With the Rose Revolution came a new victory and a new chance. The entire world applauded us. We launched reforms and engaged in state building. Georgia’s membership to NATO became a topic of serious talks and decision taken at the 2008 Bucharest summit that Georgia will eventually join that Alliance. Everyone was happy yet again. We knew exactly what we wanted - democracy, NATO and the EU. With such a goal in hand we advanced, falling down as we made mistakes, we rose back to our feet again, but never to a fully upright position. We found it difficult to admit mistakes, and sometimes to even punish culprits… Democracy proved not to be so easy – either for the government or for society. This is not the place for me to start judging right from wrong. Very little time has passed since these events and analyzing this period of our history is best left to a separate topic of discussion. However, the fact remains that we found ourselves bogged down in hatred yet again. One even has the impression that some seem to have been left disappointed with the peaceful change in power following the elections – wondering where to vent all their negative energy after everything ended so easily. “We, Georgians, are very emotional.”
The world was happy about the democratically held elections on 1 October and the peaceful transition of power. Georgia has passed the test of democracy. With this new victory has come a new chance. But yet again, we have already managed to turn the praise from our western friends into reprimands, instructions and concerns. Instead of considering how we can best use the chance we have been given, we instead invent jokes about cohabitation. We cannot or do not want to understand that opposing political parties in democratic states must only fight each other according to the rules of the game, that the country must not fall victim to narrow party interests, that emotions must be set aside, that we must act responsibly and continue building the state.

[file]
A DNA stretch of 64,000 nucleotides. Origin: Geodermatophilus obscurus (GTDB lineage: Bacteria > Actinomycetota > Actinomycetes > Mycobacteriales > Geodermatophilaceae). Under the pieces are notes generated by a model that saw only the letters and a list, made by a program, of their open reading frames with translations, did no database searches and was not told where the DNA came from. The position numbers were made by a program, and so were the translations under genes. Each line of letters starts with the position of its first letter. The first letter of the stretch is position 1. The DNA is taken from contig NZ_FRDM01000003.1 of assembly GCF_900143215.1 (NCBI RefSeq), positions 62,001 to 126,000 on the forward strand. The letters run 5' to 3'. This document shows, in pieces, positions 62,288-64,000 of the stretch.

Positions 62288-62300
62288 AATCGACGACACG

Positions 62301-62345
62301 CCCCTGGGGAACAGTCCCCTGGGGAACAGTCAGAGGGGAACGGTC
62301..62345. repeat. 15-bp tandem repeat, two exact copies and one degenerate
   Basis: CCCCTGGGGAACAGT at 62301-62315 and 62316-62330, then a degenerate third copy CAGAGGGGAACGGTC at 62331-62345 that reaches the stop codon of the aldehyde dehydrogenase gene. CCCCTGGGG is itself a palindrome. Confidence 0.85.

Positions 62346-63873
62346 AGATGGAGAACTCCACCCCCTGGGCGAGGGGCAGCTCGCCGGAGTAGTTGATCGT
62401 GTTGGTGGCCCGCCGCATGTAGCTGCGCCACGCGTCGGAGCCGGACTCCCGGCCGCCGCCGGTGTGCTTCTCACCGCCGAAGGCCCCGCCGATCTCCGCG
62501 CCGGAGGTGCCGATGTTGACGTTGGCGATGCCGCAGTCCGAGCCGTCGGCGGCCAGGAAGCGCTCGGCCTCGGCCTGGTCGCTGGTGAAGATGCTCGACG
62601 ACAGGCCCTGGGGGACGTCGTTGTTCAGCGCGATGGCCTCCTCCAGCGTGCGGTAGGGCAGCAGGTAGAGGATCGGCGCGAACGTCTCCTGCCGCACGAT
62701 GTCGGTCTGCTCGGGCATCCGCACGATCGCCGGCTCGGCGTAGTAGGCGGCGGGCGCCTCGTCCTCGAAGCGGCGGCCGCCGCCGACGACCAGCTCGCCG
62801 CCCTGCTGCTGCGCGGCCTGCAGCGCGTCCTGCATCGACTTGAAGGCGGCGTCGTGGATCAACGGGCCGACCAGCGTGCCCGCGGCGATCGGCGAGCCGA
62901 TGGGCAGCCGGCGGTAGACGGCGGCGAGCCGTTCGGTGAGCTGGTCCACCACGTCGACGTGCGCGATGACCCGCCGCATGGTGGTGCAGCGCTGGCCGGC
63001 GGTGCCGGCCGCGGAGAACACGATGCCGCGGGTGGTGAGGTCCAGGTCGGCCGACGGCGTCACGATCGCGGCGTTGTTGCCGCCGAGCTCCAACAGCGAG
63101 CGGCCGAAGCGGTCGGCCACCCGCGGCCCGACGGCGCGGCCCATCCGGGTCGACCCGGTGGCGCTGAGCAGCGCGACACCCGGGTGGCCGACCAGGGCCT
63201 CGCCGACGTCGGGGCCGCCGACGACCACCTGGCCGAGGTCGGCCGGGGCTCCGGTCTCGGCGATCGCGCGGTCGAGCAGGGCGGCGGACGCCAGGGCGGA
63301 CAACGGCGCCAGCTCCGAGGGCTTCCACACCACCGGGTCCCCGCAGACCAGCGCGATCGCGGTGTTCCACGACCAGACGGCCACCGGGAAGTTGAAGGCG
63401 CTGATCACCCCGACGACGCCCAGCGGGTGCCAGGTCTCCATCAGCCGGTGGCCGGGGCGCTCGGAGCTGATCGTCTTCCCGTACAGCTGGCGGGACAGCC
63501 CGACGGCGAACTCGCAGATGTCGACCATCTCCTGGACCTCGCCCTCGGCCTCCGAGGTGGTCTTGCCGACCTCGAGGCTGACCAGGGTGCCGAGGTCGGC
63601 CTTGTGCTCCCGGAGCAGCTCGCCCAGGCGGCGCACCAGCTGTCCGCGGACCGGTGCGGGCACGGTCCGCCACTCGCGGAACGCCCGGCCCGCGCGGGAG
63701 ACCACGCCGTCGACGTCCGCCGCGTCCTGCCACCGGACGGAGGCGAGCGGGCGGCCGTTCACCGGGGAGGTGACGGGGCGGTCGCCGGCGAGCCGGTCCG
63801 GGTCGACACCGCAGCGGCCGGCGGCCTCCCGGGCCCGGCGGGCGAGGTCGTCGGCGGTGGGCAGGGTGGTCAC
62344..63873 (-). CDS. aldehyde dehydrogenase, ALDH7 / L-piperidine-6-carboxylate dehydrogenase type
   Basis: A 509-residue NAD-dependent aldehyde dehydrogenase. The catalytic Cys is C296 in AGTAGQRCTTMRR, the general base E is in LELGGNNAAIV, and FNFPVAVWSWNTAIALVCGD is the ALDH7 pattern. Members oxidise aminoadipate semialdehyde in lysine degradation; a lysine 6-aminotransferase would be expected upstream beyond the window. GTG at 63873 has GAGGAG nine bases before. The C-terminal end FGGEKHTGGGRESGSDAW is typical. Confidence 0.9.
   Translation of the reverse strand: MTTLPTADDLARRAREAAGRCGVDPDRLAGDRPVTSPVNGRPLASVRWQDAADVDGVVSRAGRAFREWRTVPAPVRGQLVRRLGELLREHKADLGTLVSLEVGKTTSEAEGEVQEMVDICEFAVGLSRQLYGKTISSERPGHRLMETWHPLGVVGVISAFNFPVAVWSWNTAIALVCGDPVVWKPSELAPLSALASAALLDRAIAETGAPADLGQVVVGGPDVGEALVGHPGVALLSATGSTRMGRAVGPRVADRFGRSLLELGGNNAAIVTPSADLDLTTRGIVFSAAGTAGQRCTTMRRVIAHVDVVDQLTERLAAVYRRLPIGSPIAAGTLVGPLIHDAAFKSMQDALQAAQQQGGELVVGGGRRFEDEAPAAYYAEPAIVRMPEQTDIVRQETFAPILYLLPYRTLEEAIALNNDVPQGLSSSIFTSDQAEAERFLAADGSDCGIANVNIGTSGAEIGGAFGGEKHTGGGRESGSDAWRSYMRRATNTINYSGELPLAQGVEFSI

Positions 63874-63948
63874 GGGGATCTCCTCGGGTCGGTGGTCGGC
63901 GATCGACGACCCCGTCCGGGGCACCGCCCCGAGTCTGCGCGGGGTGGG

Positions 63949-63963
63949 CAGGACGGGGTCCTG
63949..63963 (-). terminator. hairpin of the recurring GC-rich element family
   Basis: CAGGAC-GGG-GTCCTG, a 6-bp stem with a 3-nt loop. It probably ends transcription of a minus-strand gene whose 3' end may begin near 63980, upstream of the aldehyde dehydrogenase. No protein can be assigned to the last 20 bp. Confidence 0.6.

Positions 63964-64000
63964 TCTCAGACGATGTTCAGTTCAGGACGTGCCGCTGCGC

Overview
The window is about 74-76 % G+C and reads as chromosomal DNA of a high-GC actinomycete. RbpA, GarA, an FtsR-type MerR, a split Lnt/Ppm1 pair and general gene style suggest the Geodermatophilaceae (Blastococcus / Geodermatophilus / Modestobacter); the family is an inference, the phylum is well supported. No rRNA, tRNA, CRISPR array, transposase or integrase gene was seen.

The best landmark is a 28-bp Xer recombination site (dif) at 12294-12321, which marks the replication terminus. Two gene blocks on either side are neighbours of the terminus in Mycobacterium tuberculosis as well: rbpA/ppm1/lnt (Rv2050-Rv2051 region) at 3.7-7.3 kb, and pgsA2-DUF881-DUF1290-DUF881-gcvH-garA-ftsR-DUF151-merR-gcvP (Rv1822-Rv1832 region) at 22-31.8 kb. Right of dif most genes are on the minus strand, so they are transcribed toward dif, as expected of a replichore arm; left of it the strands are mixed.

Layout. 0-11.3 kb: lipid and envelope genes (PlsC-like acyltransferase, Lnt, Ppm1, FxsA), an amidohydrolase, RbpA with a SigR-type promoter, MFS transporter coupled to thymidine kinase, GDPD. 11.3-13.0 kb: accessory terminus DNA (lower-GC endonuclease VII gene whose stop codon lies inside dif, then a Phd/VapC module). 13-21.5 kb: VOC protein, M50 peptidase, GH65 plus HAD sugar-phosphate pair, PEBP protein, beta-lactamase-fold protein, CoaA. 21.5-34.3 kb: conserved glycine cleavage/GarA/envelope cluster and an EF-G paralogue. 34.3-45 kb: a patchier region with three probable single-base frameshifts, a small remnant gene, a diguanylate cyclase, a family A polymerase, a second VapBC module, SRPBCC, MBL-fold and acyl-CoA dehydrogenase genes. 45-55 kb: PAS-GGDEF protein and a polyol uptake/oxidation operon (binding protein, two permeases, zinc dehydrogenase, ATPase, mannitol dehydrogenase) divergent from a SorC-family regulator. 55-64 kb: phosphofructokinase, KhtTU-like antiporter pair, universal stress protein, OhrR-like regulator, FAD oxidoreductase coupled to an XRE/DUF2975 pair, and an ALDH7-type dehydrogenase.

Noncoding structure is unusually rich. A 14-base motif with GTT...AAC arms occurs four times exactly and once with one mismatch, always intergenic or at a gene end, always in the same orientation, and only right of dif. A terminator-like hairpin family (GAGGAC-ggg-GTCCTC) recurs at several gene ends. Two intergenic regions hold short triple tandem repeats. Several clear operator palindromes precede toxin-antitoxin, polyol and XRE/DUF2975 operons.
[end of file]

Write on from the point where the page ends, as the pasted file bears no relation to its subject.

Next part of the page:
The chance is within our reach. We now have an opportunity to move into the next stage of our development; to set a precedent which would spare the country from jolts and jerks resulting from a change in government. We have a chance to show that the victory of one political force does not mean total domination and the disappearance of the defeated party. To show that two political sides can debate, argue and balance each other in parliament, that normal democratic processes can be established. We have a chance to have peaceful democratic turnovers of power and to live in a state where no first-grade schoolchild will, in mimicry of their parents, shout out the name of every new political leader as if they were the new messiah. We have a chance to achieve a situation where the arrival of a new political force does not mean massive layoffs and where employment is based on merit, not on loyalty. We have a chance to finally join Euro-Atlantic structures, opening up new horizons for our development thus making our transformation irreversible.
There is still a chance. I have written this as I do not want to again have to say “Alas!... What a chance we’ve lost”, but instead “At last, we have used that chance after all!”